I'm not thinking of vodka or the czar or the Orthodox Church
or any other typically Russian topic
as I look out the window of the train
between Ekaterinburg and Irkutsk but of orgies, of all things,
which I assume occur here
at the same rate at which orgies occur in other countries
or maybe even a slightly higher one, given
the cold winters and general malaise
of a people living in what is still largely
a feudal society, which doesn't mean I'm thinking
of organizing or being in or even
watching an orgy, in Russia or elsewhere, but how,
according to an article I'd read by a guy who'd
been in one, they're pretty unsatisfactory,
on the whole: the people are pasty-skinned
and dumpy, and either you can't get the others
to do what you want to or else you have people
trying to get you to do something you don't want to do,
and yet the whole time the guy was excited
because he was thinking, "I'm at an orgy!
I'm at an orgy!" And that's the way I feel as I look out
the window and think, "I'm in Siberia!" Only
Siberia is beautiful, not scary. The birch trees are
so slim and silvery that you expect them to thrum
like harp strings as the wind rushes through
their branches and tosses their green leaves
this way and that, and there are mountains
in the distance and rivers in the foreground,
and people are bathing in the rivers,
Russian people, and they're laughing and splashing
each other, not starving or freezing to death
or pulling their teeth out with their own fingers
or being beaten by sadistic guards, which is all
you can think about when somebody says
"Siberia" to you, but this is Siberia, and it's beautiful.
Well, not if you're writer Varlam Shalamov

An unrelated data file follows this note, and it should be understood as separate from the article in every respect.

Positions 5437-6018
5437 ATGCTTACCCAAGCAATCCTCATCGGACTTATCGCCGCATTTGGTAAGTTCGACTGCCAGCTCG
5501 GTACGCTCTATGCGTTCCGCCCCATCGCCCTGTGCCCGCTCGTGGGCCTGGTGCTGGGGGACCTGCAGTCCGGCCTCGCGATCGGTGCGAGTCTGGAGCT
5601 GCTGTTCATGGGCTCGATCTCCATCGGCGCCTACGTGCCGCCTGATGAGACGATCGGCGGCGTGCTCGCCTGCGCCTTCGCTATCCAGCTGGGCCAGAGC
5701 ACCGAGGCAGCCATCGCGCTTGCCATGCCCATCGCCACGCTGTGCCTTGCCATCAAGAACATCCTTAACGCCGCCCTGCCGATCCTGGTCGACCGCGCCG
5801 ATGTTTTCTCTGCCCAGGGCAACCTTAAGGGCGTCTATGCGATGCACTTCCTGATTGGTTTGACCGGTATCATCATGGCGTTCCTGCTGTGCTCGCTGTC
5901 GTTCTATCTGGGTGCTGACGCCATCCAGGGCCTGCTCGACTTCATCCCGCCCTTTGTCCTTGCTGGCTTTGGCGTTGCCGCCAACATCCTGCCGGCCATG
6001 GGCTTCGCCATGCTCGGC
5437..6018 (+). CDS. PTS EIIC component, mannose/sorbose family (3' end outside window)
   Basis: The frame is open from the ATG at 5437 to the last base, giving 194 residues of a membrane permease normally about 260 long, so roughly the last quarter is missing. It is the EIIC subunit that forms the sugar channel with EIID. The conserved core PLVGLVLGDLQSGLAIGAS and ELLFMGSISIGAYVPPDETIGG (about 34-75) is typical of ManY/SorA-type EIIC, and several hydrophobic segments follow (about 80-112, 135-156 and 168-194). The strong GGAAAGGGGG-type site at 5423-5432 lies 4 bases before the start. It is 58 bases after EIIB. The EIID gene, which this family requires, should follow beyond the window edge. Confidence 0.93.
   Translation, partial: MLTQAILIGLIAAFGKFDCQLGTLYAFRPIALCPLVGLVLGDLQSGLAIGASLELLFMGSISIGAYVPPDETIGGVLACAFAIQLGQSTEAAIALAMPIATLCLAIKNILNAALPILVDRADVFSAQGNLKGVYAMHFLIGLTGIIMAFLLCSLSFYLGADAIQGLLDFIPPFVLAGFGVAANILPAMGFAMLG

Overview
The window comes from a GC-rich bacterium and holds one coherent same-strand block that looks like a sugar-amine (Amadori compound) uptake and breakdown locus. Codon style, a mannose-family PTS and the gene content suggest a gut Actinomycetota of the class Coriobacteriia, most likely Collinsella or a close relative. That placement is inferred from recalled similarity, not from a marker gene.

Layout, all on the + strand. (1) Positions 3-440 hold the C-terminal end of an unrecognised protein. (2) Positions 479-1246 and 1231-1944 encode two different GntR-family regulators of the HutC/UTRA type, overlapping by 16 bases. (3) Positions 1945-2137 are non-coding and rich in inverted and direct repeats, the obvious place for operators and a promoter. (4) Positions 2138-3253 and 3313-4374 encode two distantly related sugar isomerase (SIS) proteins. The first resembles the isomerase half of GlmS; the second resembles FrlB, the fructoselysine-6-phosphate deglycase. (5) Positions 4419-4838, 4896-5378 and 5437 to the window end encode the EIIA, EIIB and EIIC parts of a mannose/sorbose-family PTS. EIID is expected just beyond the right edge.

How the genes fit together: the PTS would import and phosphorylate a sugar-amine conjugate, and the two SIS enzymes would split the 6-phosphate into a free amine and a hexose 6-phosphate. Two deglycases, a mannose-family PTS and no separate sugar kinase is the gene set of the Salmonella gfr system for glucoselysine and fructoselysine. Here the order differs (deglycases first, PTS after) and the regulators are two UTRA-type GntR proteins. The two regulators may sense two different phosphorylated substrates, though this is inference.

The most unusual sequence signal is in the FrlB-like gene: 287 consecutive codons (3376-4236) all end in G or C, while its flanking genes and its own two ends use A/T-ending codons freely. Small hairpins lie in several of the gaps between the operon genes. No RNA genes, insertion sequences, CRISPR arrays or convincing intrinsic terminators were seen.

who spent seventeen years in a camp there.
Shalamov's greatest story is "Cherry Brandy";
in it he imagines the thoughts of the dying poet Mandelstam:
"Life entered by herself, mistress in her own
home. He had not called her, but she entered
his body, his brain.... Poetry was the lifegiving force
by which he had lived. Yes, it had been exactly
that way. He had not lived for poetry; he had lived
through poetry." When he was a boy, Shalamov's
father tried to stop him from reading so much:
"Stop reading!" he'd cry, and "Put down
that book—turn the light off!" He didn't, of course,
which is probably why he became a lover of poetry
even if he didn't become a poet.
And it's why he could write, in "Cherry Brandy,"
that "everything—work, the thud of horses' hoofs,
home, birds, rocks, love, the whole world—
could be expressed in poetry" and "each word
was a piece of the world." In his memoirs,
Shalamov says his father never spoke to him
of another poet, Batyushkov, and from this he concludes
that "my father did not like poetry, feared
its dark power, far from common sense."
He praises Batyushkov's poems for "preserving
the most unexpected discoveries" and then
quotes a line from him: "O heart's memory,
you are stronger than reason's sad memory."
No wonder people love poetry and the powerful
fear it. "Poetry is respected only in this country,"
Mandelstam said; "there's no place where more
people are killed for it." I'm not afraid of you, poetry,
therefore I must not be powerful.
But you are. Poetry for president! Tippecanoe
and poetry, too. United we stand, divided
we write poetry. Poetry's got my back!
Tread on me, somebody—go ahead,
I dare you. I think a poem must be like
an orgy—okay, you're disappointed most
of the time, but you never know what's going
to happen. Plus you can make the people
in your poem as handsome as movie stars.
Why aren't we all poets? Why aren't we all in jail.
The Missouri Review Spring 2012
Copyright © 2012 by David Kirby
All rights reserved.
Reproduced by Poetry Daily with permission